Practice was hard in the chorus. We got there late. The orchestra played on and didn’t wait for us to find our place. Chorus The practice was hard. I struggled and ached with my voice and the score straining for the melody that I should follow. Beethoven is like a juggler who starts with the notes of a single instrument, and before you notice he’s throwing in the air an assembly of musicians sitting calmly in their chairs, hair flying in the stops and strings of their instruments. And Chorus But I tried not to worry about getting it right at first. I didn’t need to impress anyone. I could always keep my voice low, and sing out only where I felt sure of the words and the notes. And Chorus First he threw violinists and the drummer, then a few oboe, French horn, and trombone players, throwing them up and setting them down. Finally the whole string section, the flute and the piccolo players, followed by the soloists and the chorus, until the whole orchestra and all the singers were in concert, in the air, in great loops and arabesques. And Chorus Why did I do it? Did I enjoy being tossed in the air while I tried to draw a gold thread through a fine brocade? One slip, I thought, and he could drop me. I dreamed of getting it right from the first, a hero, but my performance was far from my fantasy. I could either strive for the impossible, or relax, do my best, and try to enjoy it. Chorus And after the practice my friend complained that one player on bass muddled the whole thing. Music is not a game, not when it’s so hard to do, not when one person can ruin it for everyone. Later, I compared the serious discipline of playing music to Zen practice, which you do until it’s not practice, but real life, like breathing, in which you can play as much as you wish.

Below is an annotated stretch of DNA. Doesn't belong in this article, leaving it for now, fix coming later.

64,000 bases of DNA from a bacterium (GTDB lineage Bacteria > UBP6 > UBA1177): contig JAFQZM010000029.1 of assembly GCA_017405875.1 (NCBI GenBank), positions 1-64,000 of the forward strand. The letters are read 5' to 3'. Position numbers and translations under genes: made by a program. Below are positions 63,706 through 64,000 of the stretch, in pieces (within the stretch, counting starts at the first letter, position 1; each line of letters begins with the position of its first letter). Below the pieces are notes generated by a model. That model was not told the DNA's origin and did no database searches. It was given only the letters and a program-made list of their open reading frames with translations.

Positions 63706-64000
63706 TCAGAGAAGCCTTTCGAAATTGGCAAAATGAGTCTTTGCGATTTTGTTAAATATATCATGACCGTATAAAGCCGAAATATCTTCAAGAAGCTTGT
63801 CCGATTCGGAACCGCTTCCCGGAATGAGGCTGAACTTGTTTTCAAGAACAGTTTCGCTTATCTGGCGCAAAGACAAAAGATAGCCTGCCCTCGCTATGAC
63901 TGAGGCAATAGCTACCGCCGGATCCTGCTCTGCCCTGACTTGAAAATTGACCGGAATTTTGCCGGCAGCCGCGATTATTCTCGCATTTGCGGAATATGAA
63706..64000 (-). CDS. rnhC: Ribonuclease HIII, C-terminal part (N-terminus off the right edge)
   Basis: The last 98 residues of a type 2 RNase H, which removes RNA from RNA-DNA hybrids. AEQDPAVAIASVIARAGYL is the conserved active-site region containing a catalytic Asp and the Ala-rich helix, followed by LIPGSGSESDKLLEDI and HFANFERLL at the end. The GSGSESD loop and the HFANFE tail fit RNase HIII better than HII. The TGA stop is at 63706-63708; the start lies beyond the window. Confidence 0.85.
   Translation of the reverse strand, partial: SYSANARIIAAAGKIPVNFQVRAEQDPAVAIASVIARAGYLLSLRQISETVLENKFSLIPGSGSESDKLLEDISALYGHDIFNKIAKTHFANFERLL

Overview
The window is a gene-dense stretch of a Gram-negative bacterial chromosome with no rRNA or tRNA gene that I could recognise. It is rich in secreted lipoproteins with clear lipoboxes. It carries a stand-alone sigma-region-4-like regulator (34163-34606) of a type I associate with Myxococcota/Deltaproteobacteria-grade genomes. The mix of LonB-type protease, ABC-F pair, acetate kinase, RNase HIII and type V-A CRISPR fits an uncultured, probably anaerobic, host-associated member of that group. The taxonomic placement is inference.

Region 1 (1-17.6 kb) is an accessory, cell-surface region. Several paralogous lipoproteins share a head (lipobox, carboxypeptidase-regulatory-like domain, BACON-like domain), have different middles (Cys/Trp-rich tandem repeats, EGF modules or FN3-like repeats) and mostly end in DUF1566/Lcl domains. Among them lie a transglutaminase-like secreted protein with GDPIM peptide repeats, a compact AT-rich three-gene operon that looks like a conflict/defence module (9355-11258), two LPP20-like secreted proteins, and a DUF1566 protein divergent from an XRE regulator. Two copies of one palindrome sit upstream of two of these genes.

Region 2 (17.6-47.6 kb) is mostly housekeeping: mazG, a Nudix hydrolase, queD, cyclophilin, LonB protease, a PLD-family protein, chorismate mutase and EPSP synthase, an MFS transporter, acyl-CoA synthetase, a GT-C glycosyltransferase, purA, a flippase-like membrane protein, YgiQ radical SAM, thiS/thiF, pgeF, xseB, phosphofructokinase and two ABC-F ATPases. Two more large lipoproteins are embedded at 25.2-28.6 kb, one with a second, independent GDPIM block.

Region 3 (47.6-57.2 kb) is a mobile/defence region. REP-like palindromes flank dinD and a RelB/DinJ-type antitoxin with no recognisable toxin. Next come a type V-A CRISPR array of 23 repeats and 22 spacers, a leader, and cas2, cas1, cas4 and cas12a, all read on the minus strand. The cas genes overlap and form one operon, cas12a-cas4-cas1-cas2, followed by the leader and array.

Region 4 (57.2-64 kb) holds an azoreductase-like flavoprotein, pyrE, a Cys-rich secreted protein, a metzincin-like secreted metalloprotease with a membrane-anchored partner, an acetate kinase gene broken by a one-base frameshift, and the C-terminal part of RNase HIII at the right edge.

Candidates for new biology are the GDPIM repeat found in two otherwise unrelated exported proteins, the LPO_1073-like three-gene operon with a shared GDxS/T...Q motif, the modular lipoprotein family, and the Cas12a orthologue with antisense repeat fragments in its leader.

4 January 1986, Menlo Park